I have used the ProLite pad on the soft sand of the Pine Barrens and the hard, rocky slopes of the Catskills and Harriman SP, and I have no complaints.  I'm not a fan of air mattresses, because they feel too 'floaty', squishy, and soft. The foam cored ProLite provides good cushioning from the ground while still giving me the firm support that I like in a pad (I guess that some others really like thick air mattresses, but not me).  Like I said, I sleep on my side, with a lot of pressure on my shoulders and hips; but I have always been comfortable on this pad.  The bottom material of the pad is also very durable, and I don't have much fear of punching a hole in it.  In summer, insulating quality is not as important in a pad; but come winter, insulation is a big deal.  Down to about 40F, the ProLite pad is perfectly comfortable.  However, from 28-39F, you can sometimes start to feel the cold from the ground seeping through the pad at the highest pressure points (shoulders and hips) - it's not bad enough to spoil a nights sleep, but you can feel it even in a 20 degree sleeping bag.  Many people recommend using a self-inflating pad on top of a closed-cell foam pad in very cold weather for additional insulation...since I have a Z-Lite pad, I'll have to give that a try.

Thermarest Z-Lite Mattress
I purchased the Thermarest Z-Lite pad as a spare pad for a planned backpacking trip with my son in some chilly Fall weather (and I knew that I could pair it with the ProLite for solo winter trips later).  Anyway, in comparison, the Z-Lite pad is a closed-cell foam mattress, with a durable coating material.  It is grey on one side and brown on the other - there is a new version (the Sol) that has a silver Mylar coating on top to reflect body-heat (maybe my next pad).  The pad has an insulating R-Value of 2.6.  Like the ProLite, the regular size Z-Lite is 72" long x 20" wide; but it is a thinner 0.75" thick.  The surface of the Z-Lite, unlike the ProLite, is an egg-carton like hill and valley shape made of fairly dense foam.  Because the Z-Lite is more rigid, it must be folded accordion-style for packing.  The packed size is roughly 5" x 5.5" x 20"; and it can readily be strapped to the top, side or bottom of your backpack without fear of it getting damaged.  It only weighs 14 oz; but is surprisingly supportive for its small thickness.  But, how is it in use?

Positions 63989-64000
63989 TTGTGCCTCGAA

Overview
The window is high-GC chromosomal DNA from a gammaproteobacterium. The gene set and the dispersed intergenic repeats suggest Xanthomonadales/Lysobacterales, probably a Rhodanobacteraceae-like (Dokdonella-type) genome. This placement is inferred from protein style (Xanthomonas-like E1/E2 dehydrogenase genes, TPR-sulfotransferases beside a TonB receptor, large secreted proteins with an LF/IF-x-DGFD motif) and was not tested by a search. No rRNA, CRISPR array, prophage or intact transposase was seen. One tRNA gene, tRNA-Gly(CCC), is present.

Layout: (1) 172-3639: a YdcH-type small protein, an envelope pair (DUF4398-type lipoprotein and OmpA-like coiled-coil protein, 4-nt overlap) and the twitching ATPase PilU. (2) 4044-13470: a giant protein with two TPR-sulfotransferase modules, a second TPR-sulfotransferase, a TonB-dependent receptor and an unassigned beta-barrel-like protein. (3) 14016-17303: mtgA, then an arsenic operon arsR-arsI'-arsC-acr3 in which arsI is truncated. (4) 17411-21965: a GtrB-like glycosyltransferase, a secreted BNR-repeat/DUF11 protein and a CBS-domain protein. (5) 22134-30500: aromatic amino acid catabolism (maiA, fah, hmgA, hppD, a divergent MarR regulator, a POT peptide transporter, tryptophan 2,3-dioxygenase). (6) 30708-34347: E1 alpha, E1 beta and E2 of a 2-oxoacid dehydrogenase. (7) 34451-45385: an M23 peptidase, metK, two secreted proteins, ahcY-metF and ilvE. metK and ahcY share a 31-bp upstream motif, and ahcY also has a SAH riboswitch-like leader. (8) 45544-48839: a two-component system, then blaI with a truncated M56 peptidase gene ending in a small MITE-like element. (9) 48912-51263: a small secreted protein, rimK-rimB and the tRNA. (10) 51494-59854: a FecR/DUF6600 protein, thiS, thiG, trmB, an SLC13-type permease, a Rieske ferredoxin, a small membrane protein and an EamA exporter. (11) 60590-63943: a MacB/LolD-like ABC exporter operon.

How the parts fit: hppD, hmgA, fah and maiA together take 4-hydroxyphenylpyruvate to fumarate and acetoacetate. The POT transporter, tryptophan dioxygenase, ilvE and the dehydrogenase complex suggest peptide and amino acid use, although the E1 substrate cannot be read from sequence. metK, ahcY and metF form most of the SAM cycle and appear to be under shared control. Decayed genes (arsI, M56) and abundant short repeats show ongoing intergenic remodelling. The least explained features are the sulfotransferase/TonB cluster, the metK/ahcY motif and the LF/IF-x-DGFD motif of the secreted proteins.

Z-Lite is half as thick, but just as comfortable
I have been nothing short of amazed by this is extremely durable, and shows no damage after repeated usage as a sleeping pad, as a sitting pad on the ground at camp, and strapped to the side of my pack while bushwhacking.  The egg-carton bumps of this pad provide just as much, if not more, supportive cushioning than the ProLite pad despite its smaller thickness; and, the bigger surprise is that those hills and valleys trap air that provides excellent insulation and traps body heat.  Despite the lower R-Value, I have found the Z-Lite to be warmer than the ProLite in temperatures below 40F.  I have yet to try stacking the ProLite on the Z-Lite in sub-freezing temps - but that should make for a warm bed - I just hope it's not too soft.

In summer, when it is warm and there is more room in my backpack, I'll still carry the ProLite Plus pad, since it is comfortable and packs down small.  In the shoulder seasons and when my pack is full to the brim on longer trips, then I'm happy to strap the Z-Lite pad to the outside.  Later this winter, I'll try using both pads together and report back.  But overall, you can't go wrong with either of these pads.  For the price and flexibility of use, if you could only get one pad, I'd make it the Z-Lite at around $40.  But, if you have your heart set on a self-inflating mattress, or want one that packs down small, then try the ProLite Plus - it costs around $80.      

Update:  See my post discussing my new Z-Lite Sol!

1 comment: